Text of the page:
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Inequality and Well-Being Frameworks

Inequality, although a contested concept, is generally understood to mean the unequal distribution of social, biological and other factors, which results in unequal opportunities and/or outcomes for those negatively affected. It has damaging consequences for individuals, as well as for the wider society and economy.

A variety of methods and approaches are used by governments and international governmental organisations to address inequality. These include macro-level policies supporting redistribution, legislation and national strategies; institutions to monitor and promote equality, policy proofing and equality budgeting; and positive action and pilot programmes. These approaches range from the ‘hard’ (e.g. legally binding) to the ‘soft’ (e.g. collection of data). Legally binding commitments are usually the strongest, but softer approaches play a role too, in terms of introducing ideas and concepts to promote equality and address inequality. Political will behind their implementation is also key.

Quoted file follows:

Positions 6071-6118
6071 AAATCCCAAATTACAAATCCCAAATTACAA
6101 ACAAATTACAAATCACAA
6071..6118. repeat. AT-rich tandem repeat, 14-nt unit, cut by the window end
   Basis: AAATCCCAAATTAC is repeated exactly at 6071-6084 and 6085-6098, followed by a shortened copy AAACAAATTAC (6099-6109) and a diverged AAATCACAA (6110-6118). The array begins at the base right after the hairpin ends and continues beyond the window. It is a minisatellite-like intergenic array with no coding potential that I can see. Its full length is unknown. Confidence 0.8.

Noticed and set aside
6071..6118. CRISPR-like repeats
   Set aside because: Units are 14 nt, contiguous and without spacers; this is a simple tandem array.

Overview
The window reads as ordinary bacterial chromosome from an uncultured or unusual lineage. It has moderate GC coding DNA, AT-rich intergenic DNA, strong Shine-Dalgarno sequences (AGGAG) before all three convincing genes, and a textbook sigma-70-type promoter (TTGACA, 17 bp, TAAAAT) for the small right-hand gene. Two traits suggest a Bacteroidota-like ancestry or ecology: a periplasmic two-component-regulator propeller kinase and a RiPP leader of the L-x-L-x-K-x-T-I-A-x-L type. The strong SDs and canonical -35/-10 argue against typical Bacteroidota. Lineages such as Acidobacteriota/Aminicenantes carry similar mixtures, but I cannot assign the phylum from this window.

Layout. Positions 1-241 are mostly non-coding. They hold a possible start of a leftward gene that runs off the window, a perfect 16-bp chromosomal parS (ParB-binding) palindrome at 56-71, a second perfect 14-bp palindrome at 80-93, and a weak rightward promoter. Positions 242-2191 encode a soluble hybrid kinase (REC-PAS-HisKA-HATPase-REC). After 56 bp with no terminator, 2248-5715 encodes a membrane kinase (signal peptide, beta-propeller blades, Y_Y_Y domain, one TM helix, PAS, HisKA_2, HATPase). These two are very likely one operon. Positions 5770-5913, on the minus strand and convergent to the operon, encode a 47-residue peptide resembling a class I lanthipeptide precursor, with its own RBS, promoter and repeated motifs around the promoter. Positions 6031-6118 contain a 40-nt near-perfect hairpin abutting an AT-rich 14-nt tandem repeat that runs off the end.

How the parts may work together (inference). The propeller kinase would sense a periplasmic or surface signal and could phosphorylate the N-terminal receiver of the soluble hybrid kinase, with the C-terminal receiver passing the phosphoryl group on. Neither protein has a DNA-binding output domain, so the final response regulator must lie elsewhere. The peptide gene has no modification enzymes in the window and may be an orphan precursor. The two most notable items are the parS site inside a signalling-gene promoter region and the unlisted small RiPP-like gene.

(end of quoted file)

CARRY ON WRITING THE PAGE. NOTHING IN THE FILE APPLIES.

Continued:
This report examines a new approach that may hold promise for identifying and addressing inequalities: a well-being framework (WBF). Such frameworks have been increasingly developed since 2008 as a way of moving away from a focus on gross domestic product (GDP) in order to measure a country’s outcomes (e.g. economic, social, environmental).